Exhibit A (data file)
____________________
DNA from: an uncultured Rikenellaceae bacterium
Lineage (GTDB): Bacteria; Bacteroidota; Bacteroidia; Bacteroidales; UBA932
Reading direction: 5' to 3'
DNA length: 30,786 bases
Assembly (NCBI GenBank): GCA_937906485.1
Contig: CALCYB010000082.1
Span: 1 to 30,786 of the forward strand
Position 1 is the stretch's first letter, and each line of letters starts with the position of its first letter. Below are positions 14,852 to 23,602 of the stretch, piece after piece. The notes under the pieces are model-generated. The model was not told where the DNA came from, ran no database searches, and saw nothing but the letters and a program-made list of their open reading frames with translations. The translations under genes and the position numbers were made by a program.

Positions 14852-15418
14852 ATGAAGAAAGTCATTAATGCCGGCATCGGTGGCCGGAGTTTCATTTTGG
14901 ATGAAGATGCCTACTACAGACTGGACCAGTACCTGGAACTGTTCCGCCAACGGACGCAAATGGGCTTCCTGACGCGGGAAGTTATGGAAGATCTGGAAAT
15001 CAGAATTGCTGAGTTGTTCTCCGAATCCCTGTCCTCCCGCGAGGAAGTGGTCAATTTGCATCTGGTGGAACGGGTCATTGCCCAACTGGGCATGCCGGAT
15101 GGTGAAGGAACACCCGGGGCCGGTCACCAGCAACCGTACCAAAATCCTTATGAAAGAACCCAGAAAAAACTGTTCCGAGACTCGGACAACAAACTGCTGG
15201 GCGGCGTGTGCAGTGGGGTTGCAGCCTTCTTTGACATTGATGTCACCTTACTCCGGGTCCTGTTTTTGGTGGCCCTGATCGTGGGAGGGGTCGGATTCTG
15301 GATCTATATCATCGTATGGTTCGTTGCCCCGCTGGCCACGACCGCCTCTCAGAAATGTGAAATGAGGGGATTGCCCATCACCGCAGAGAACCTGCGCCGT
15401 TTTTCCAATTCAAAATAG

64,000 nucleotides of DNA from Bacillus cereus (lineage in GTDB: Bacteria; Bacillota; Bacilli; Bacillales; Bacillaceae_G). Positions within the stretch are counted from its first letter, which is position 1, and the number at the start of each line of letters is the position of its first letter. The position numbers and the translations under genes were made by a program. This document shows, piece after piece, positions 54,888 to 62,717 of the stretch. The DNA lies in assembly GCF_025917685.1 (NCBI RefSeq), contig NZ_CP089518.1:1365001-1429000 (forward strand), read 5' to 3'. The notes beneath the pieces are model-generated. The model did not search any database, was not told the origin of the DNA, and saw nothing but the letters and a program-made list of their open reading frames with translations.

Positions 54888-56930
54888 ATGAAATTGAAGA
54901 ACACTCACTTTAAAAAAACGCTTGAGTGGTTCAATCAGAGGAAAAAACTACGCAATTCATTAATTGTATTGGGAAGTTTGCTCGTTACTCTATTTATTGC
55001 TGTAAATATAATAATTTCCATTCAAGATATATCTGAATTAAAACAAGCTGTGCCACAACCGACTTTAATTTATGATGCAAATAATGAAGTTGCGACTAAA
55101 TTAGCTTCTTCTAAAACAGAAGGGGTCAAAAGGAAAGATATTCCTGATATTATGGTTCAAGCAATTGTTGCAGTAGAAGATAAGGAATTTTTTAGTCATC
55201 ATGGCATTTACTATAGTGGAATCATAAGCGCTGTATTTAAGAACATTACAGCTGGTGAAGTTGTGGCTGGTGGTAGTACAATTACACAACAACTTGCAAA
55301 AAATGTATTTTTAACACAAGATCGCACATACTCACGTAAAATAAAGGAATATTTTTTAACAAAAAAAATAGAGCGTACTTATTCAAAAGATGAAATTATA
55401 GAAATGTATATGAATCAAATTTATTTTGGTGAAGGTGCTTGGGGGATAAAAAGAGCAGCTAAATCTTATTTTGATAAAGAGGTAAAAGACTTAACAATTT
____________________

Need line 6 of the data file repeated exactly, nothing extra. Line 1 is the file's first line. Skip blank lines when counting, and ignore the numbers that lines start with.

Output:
Contig: CALCYB010000082.1